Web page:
It is the professional responsibility of attorneys to avoid the setting of conflicting engagements in the courts, to inform the courts of expected difficulties or conflicts which may arise, and to achieve the resolution of such conflicts or problems at the earliest possible time. The following particular obligations are imposed upon counsel: * * * * * * Attorneys are obliged to take action immediately upon becoming aware of any conflict and specifically to call the conflicting engagements to the attention of the judge being asked to yield, and to pursue the matter until the conflict is resolved. Such matters may be presented to the judge in open court as a preliminary matter . . . .[1]

In the present case, appellant neglected to inform the trial judge before the lunch recess of appellant's known or anticipated scheduling conflicts.[2] We conclude that under these circumstances the trial judge had ample evidence that appellant's failure to make a timely appearance resulted from his disregard of the professional obligations set forth above.[3]

Appellant argues secondly that the trial judge committed reversible error in disposing of appellant's case summarily under Super.Ct.Cr.R. 42(a), instead of proceeding under Rule 42(b). Rule 42(a) provides for summary disposition of contempt cases and reads in pertinent part:

*1391 A criminal contempt may be punished summarily if the judge certifies that he saw or heard the conduct constituting the contempt and that it was committed in the actual presence of the court.

In contrast, Rule 42(b) provides for disposition of a criminal contempt upon notice and hearing. According to appellant, this latter rule should have been followed because appellant's excuse for his absence involved matters occurring outside the presence of the court.[4] However, this court has repeatedly ruled that tardiness of an attorney may be summarily punished under Rule 42(a). See In re Gregory, D.C.App., 387 A.2d 720, 722 (1978); In re Hunt, supra R 156-57; In re Rosen, D.C.App., 315 A.2d 151, 152-53, cert. denied, 419 U.S. 964, 95 S. Ct. 224, 42 L. Ed. 2d 178 (1974).

Affirmed.

NOTES

[1] Super.Ct.Civ.R. 104(c), made applicable to criminal proceedings by Super.Ct.Cr.R. 57(a).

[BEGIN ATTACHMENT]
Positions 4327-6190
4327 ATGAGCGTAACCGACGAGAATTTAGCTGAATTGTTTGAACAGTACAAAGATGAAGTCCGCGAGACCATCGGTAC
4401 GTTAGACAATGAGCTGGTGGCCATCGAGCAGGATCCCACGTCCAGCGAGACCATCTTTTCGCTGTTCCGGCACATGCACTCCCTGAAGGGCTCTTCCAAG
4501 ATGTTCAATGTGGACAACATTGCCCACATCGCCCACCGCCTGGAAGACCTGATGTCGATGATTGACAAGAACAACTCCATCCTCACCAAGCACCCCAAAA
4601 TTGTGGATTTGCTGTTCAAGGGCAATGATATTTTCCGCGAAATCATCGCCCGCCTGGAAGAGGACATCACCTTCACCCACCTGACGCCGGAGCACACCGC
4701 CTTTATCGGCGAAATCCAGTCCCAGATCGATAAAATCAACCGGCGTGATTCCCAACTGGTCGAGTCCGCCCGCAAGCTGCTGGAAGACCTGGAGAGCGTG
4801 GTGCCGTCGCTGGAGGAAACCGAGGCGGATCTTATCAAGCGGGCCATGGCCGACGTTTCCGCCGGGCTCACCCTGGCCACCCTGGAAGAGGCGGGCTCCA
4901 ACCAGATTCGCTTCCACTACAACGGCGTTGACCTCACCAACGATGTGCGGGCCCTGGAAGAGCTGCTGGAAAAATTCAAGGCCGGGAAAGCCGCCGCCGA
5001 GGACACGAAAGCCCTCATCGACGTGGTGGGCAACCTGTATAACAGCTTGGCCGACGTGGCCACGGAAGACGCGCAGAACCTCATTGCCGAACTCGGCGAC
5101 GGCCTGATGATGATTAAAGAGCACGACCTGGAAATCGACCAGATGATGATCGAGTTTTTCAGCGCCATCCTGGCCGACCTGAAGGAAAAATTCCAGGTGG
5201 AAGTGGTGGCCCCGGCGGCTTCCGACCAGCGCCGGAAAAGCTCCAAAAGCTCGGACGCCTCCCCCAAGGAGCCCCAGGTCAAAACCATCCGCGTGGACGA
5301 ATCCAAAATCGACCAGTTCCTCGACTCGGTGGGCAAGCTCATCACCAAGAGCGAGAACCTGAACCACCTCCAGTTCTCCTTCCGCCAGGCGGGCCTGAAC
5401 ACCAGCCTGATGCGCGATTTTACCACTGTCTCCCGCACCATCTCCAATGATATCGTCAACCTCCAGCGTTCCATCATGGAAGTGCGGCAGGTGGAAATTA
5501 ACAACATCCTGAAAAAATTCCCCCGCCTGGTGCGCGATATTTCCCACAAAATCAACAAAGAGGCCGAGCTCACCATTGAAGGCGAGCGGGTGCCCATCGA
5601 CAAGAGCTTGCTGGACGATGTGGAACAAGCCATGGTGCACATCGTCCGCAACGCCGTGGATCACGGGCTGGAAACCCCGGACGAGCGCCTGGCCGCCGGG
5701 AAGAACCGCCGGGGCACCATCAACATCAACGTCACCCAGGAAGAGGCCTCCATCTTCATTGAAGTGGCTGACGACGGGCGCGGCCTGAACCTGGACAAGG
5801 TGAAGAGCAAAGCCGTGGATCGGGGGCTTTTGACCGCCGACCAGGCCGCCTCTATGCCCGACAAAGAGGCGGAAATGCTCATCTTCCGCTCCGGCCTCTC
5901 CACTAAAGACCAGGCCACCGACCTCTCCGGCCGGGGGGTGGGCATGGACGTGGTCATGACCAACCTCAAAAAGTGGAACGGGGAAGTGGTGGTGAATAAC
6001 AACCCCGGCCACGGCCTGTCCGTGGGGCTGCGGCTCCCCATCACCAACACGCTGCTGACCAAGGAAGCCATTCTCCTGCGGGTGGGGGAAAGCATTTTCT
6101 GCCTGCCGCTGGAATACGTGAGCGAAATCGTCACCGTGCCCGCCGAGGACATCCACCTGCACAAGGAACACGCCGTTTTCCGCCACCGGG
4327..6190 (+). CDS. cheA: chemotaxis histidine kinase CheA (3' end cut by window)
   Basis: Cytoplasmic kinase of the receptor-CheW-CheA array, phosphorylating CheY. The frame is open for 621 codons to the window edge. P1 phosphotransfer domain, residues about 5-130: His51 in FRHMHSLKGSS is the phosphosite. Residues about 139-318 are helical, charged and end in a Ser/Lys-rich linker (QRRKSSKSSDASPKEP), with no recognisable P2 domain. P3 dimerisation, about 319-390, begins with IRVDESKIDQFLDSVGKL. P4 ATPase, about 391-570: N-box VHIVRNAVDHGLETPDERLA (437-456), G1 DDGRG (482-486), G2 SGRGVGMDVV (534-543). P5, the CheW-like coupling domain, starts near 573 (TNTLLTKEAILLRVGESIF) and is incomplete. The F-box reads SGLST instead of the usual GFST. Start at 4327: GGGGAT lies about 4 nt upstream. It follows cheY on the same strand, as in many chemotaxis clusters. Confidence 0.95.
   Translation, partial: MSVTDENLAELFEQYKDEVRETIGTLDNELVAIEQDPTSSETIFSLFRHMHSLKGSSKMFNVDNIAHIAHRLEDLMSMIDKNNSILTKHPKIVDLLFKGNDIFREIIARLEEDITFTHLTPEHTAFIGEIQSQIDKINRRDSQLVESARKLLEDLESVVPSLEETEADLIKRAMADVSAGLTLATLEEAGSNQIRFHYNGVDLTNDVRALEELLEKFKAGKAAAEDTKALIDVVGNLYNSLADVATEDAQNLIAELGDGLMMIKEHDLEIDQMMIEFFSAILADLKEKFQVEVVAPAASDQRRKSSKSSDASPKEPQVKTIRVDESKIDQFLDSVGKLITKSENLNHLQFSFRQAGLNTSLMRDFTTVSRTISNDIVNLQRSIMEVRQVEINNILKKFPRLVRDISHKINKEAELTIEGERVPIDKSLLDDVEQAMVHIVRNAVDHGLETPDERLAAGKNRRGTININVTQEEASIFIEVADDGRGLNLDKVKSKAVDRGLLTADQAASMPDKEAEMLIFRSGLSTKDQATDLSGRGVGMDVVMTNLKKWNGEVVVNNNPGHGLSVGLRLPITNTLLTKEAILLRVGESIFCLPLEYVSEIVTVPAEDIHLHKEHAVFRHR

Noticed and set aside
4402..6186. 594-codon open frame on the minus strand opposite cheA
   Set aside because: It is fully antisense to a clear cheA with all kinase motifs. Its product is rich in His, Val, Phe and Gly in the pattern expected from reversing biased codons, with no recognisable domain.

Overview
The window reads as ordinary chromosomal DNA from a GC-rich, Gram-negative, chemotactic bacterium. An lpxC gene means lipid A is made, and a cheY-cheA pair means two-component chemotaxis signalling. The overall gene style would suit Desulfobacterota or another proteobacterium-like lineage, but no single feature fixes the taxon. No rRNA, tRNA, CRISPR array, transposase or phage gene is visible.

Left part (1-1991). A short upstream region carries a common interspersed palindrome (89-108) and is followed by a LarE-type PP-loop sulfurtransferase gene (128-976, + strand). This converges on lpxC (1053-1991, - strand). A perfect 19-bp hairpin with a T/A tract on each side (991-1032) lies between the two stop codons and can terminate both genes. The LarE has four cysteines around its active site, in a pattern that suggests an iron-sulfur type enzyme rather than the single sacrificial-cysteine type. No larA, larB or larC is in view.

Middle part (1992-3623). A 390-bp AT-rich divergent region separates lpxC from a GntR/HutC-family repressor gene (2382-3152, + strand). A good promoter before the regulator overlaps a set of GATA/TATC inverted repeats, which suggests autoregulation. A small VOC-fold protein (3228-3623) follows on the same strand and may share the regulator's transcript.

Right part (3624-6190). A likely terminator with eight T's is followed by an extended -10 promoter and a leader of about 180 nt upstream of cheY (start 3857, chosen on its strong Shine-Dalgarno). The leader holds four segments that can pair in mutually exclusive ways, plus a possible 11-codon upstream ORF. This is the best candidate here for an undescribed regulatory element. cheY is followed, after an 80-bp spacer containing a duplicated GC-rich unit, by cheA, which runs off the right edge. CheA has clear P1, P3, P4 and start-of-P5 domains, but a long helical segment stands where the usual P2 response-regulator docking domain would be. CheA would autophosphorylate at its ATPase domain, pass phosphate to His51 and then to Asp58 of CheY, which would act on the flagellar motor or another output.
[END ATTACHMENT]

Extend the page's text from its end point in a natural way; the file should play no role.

[2] These conflicts included, e. g., a scheduled 3 p. m. appearance in Courtroom 11 regarding a bench warrant. (Record at 11; Appellant's Brief at 3.)

[3] In reaching this conclusion, we note the factual distinction between this case and In re Denney, supra, on which appellant relies. There,

[the attorney] arrived at the courtroom for the scheduled arraignment five minutes before the scheduled commencement of 1:45 p. m. When his case had not been called by 2:20 p. m., appellant informed both the courtroom clerk and his client . . . that he had a previously scheduled probation revocation hearing before [another judge] at 2:30 p. m. and that he would return to arraignment court no later than 3:30 p. m. [377 A.2d at 1361.]

The attorney's case was called while he was absent and the trial judge held him in contempt. In reversing the attorney's contempt conviction, we emphasized (1) the fact that the attorney was present when the proceedings began; (2) the fact that the attorney had made some effort to notify the court of its scheduling conflicts and their probable duration; and (3) the fact that the attorney's previously scheduled commitment was a probation revocation hearing involving many persons specifically gathered for that purpose, whereas the commitment from which he was briefly absent was a short arraignment hearing, of which several were scheduled at nearly the same time and some of which, therefore, could be (and were) passed over temporarily. In all these particulars, the present case differs from Denney.

[4] At oral argument appellant presented a somewhat different argument, suggesting that summary disposition of his contempt case was improper because the trial judge could not truthfully certify that appellant was absent between 2:49 (the time that the judge understood had been set for the hearing to resume) and 2:53 (when the judge actually resumed the bench). We are unpersuaded by this argument. As we read the record, appellant's contempt conviction resulted not from his admitted absence between 2:49 (or 2:45) and 2:53 but rather from his continued and self-prolonged absence after 2:53 and his failure to meet the obligations imposed on him by the rules of the Superior Court, supra note 1. Since these contemptuous acts did occur in the presence of the trial court, we rejected this argument first presented on appeal and not raised before the trial court by appellant.